And did not arouse all His wrath.
 39Thus He remembered that they were but flesh,
 A wind that passes and does not return.

78:34-39 This strophe describes the false repentance of the surviving Israelites and YHWH's reaction to it.

1. the seeming repentance, Ps. 78:34-35

a. they sought Him

b. they returned to Him

c. they searched diligently for Him

d. they remembered God was their rock/redeemer

2. their true thoughts/actions (Ps. 78:36-37)

a. they deceived Him by lying (Ps. 78:36 a and b, cf. Isa. 29:13)

b. their hearts were not steadfast toward Him

c. they were not faithful to His covenant

3. YHWH's reactions (Ps. 78:38-39)

a. He is compassionate (cf. Exod. 34:6; Neh. 9:17; Ps. 103:8, see SPECIAL TOPIC: CHARACTERISTICS OF ISRAEL'S GOD)

b. He forgave (lit. "covered over," BDB 497, KB 493, Piel imperfect)

c. He did not destroy them

d. He restrained (lit. "turned away") His anger

e. He did not arouse all His wrath

f. He remembered that they were but flesh (cf. Ps. 103:14) which is here today and gone tomorrow

Psalm 78:38-39 does not mean that they were not judged (cf. Ps. 78:34a), but that YHWH did not completely destroy them.

Psalm 78:38-39 is used in many rabbinical writings. It is a summary of the character of God (cf. Exod. 34:6; Neh. 9:17; Ps. 103:8-14).

78:35 Notice the different names and titles for Deity.

1. Elohim (BDB 43, KB 52)

2. their rock (cf. Ps. 18:2; 19:14)

3. El (BDB 42, KB 48)

4. Elyon (BDB 751, KB 832)

5. their redeemer (cf. Ps. 19:14)


 40How often they rebelled against Him in the wilderness
 And grieved Him in the desert!
 41Again and again they tempted God,
 And pained the Holy One of Israel.
 42They did not remember His power,
 The day when He redeemed them from the adversary,
 43When He performed His signs in Egypt
 And His marvels in the field of Zoan,
 44And turned their rivers to blood,
 And their streams, they could not drink.
 45He sent among them swarms of flies which devoured them,
 And frogs which destroyed them.
 46He gave also their crops to the grasshopper
 And the product of their labor to the locust.
 47He destroyed their vines with hailstones
 And their sycamore trees with frost.
 48He gave over their cattle also to the hailstones
 And their herds to bolts of lightning.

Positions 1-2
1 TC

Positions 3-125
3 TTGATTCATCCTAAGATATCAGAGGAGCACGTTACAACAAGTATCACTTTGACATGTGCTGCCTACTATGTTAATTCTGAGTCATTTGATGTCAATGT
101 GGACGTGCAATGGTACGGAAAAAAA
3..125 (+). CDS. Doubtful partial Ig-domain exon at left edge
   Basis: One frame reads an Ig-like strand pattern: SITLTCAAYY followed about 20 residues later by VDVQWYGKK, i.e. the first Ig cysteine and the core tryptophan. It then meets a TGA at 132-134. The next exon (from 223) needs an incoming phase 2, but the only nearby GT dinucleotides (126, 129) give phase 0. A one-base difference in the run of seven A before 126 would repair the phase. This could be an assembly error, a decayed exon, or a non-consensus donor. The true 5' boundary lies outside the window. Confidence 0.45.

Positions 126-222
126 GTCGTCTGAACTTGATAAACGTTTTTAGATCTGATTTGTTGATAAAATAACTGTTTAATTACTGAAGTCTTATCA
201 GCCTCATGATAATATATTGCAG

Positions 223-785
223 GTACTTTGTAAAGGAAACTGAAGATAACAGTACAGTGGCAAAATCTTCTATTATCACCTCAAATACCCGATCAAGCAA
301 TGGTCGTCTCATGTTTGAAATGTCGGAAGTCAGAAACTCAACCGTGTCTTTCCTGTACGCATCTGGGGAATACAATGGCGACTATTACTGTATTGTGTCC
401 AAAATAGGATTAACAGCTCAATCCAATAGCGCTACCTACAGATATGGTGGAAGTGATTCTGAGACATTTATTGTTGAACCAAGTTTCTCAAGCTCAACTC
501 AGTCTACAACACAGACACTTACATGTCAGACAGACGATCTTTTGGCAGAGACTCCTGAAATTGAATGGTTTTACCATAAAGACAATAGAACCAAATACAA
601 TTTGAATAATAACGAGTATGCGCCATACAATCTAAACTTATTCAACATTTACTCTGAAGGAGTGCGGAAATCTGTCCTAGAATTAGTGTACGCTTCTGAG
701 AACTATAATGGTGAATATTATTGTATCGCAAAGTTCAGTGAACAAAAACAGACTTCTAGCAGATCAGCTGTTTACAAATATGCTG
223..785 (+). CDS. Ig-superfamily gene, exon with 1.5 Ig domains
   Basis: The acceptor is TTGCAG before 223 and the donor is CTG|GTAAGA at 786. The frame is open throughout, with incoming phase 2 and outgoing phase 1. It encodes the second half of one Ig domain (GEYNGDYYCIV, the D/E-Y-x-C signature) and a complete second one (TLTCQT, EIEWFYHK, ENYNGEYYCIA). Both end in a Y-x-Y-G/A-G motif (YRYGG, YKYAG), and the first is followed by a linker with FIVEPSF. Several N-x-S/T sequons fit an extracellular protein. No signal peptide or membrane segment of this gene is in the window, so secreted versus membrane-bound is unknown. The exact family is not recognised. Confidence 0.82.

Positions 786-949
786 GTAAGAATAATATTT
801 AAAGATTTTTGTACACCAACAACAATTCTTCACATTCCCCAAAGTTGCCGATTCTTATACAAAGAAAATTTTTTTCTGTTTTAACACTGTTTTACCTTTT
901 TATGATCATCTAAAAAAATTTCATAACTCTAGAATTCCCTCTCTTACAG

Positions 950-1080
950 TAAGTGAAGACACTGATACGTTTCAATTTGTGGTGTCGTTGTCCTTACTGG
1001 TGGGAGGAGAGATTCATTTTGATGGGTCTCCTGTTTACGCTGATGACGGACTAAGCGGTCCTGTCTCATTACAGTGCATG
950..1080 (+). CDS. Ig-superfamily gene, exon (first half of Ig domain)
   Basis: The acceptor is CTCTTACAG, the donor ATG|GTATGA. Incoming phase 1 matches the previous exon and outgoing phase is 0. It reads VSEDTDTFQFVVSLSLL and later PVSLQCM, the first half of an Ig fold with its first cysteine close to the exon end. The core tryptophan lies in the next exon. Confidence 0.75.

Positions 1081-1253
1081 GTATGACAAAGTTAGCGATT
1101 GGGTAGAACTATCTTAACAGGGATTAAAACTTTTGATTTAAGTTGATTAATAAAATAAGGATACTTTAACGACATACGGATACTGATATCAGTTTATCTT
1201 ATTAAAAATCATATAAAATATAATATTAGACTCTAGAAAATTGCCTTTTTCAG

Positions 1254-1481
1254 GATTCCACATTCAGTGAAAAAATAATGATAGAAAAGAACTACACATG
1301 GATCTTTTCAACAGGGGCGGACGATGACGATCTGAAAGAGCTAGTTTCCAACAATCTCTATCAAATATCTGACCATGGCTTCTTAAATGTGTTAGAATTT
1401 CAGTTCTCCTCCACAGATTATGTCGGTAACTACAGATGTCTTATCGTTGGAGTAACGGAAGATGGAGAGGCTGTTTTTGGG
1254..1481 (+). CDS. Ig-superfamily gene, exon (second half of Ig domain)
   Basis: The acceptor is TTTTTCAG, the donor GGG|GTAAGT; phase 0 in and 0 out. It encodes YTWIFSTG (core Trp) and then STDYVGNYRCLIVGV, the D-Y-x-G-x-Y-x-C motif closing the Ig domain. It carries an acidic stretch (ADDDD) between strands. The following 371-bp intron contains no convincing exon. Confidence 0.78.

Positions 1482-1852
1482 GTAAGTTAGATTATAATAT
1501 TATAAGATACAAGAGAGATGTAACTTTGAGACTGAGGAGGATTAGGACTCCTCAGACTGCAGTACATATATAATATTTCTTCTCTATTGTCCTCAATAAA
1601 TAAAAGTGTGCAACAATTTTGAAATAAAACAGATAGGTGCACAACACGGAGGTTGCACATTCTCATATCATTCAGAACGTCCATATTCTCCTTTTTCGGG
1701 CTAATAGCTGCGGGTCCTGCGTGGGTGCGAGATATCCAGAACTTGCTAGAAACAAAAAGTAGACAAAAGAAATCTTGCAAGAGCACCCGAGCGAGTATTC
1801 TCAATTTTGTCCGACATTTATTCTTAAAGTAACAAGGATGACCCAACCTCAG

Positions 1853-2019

49He sent upon them His burning anger,
 Fury and indignation and trouble,
 A band of destroying angels.
 50He leveled a path for His anger;
 He did not spare their soul from death,
 But gave over their life to the plague,
 51And smote all the firstborn in Egypt,
 The first issue of their virility in the tents of Ham.
 52But He led forth His own people like sheep
 And guided them in the wilderness like a flock;
 53He led them safely, so that they did not fear; 
 But the sea engulfed their enemies.

78:40-53 There seems to be a confusion in this strophe between YHWH's judgment on the Israelites (cf. Ps. 78:40-42) and His judgment on Egypt during the exodus. The plagues alluded to in Ps. 78:43-51 were directed at the recalcitrant Egyptian leadership.

Instead of YHWH judging faithless Israel (i.e., wilderness wandering period, cf. Ps. 78:40-43), He was a shepherd to them (cf. Ps. 78:52-53).

Notice how Israel's faithlessness is characterized.

1. they rebelled against Him, Ps. 78:40

2. they grieved Him, Ps. 78:40

3. they tempted Him, Ps. 78:41

4. they pained Him, Ps. 78:41

5. they did not remember His power/signs/marvels, Ps. 78:42


78:44-51 These verses describe the plagues on Egypt.

1. water/river to blood - Exod. 7:17-19

2. flies - Exod. 8:16-18

3. frogs - Exod. 8:2-6

4. grasshopper/locusts - Exod. 8:21; 10:4-6

5. hailstones - Exod. 9:18

6. plague/sickness - Exod. 9:8-10

7. death of firstborn - Exodus 11

The order and number are not exact but obviously the ten plagues of Exodus 7-11 are what is being referred to, unless they became idioms of YHWH's judgment.

78:49 This verse uses a litany of terms to describe God's wrath (Ps. 78:38).

1. burning anger - BDB 354 construct BDB 60 I

2. fury - BDB 720

3. indignation - BDB 276

4. trouble - BDB 865

5. a band of destroying angels

Number 5 is an idiom which personifies God's elements of wrath. In the Exodus account of the death of the firstborn in the unmarked homes, it is God who Himself causes the event (cf. Exod. 11:4; 12:12). This later became Judaism's understanding of "the Death Angel" (i.e., Samael or Azrael), but the Bible does not specifically mention him, although 2 Sam. 24:16; 2 Kgs. 19:35; 1 Chr. 21:15; Isa. 37:36, do imply one. The rabbis also assert that Ps. 89:48 refers to him (i.e., Targum, "seeing the angel of death"). The theological point is that God, not Satan or an angel, controls death!

78:50 This is an idiom for the preparation for an action. The next two lines show that in this case it was YHWH's judgment.

78:52 God as shepherd is a recurrent theme in the Psalms of Asaph. See note at Ps. 77:20.

78:53 This verse has two historical allusions.